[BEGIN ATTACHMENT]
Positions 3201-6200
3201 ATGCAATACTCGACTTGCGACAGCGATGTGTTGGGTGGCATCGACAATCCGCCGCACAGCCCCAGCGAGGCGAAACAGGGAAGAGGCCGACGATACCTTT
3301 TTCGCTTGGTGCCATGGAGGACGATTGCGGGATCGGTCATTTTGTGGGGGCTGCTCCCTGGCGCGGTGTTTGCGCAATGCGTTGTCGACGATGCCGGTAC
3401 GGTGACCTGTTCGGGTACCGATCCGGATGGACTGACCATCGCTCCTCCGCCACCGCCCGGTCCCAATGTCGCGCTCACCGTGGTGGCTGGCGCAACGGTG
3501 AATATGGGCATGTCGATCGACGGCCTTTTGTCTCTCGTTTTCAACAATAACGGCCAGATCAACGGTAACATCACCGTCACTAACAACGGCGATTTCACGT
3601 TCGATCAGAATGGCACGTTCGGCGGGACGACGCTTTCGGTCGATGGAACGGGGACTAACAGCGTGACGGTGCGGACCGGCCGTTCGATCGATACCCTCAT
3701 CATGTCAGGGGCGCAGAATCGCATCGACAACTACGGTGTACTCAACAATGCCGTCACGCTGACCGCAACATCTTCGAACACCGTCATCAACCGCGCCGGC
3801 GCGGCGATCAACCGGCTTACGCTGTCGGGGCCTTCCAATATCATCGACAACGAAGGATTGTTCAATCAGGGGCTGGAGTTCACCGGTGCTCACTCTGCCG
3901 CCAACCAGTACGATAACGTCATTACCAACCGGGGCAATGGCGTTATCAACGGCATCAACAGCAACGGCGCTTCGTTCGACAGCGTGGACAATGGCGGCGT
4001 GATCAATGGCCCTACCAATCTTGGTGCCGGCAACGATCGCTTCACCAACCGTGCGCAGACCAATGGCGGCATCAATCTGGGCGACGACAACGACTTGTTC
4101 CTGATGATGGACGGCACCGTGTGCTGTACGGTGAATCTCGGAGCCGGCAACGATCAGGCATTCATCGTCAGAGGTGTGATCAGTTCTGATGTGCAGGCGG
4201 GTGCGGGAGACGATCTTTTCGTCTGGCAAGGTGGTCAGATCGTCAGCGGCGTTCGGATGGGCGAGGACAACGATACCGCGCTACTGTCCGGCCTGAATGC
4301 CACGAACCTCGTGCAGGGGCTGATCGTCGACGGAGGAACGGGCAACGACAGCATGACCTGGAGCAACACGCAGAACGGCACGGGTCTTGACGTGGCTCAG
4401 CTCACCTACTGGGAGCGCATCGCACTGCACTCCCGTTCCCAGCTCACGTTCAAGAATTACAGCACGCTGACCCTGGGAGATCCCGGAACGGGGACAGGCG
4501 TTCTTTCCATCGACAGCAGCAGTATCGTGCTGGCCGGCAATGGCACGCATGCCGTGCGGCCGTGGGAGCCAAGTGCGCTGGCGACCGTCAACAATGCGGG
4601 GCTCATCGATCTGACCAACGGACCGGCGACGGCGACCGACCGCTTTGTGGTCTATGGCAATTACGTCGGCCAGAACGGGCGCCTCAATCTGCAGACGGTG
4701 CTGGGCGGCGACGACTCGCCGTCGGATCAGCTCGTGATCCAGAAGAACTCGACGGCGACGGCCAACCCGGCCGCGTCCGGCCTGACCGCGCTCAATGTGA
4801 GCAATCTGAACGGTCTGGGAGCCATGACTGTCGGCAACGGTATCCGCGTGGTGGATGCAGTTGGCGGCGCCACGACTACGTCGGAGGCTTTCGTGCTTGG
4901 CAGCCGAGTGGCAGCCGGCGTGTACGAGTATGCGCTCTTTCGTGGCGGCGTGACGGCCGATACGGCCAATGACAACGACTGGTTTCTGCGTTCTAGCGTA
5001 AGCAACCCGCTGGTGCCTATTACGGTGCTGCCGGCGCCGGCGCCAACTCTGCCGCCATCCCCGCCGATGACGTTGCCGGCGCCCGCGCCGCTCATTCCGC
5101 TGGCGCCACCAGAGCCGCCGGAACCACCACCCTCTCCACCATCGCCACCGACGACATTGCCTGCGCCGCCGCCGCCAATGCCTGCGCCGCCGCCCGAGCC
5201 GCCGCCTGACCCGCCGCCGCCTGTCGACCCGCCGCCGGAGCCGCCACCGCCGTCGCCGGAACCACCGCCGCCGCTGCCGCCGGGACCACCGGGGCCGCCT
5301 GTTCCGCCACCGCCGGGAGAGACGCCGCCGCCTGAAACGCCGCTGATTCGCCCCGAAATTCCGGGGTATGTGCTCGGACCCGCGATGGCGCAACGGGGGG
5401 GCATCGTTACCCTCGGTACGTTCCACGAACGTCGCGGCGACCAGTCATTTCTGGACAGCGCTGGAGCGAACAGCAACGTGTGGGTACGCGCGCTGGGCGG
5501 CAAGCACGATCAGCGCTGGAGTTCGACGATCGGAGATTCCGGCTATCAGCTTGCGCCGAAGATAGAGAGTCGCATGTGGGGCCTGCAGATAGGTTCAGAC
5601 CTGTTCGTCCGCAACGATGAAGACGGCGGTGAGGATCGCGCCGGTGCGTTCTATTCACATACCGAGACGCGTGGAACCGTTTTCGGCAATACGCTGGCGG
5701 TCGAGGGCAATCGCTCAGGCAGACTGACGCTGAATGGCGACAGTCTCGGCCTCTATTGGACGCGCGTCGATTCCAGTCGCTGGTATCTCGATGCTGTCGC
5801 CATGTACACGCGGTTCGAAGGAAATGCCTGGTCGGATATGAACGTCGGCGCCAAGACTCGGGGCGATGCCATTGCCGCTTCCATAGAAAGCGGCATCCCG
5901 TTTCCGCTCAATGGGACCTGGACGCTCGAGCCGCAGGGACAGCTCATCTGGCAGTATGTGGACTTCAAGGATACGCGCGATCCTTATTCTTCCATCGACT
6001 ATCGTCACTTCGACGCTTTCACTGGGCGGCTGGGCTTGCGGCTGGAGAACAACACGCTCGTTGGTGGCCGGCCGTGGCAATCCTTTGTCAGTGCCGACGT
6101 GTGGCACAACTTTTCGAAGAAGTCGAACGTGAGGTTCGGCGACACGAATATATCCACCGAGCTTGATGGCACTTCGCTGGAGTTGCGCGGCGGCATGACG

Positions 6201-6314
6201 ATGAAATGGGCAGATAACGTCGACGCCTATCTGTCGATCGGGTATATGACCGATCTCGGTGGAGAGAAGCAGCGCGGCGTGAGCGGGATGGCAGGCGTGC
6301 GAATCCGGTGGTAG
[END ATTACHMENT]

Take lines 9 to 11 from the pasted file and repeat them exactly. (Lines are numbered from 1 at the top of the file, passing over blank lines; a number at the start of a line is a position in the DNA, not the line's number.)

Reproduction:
3901 CCAACCAGTACGATAACGTCATTACCAACCGGGGCAATGGCGTTATCAACGGCATCAACAGCAACGGCGCTTCGTTCGACAGCGTGGACAATGGCGGCGT
4001 GATCAATGGCCCTACCAATCTTGGTGCCGGCAACGATCGCTTCACCAACCGTGCGCAGACCAATGGCGGCATCAATCTGGGCGACGACAACGACTTGTTC
4101 CTGATGATGGACGGCACCGTGTGCTGTACGGTGAATCTCGGAGCCGGCAACGATCAGGCATTCATCGTCAGAGGTGTGATCAGTTCTGATGTGCAGGCGG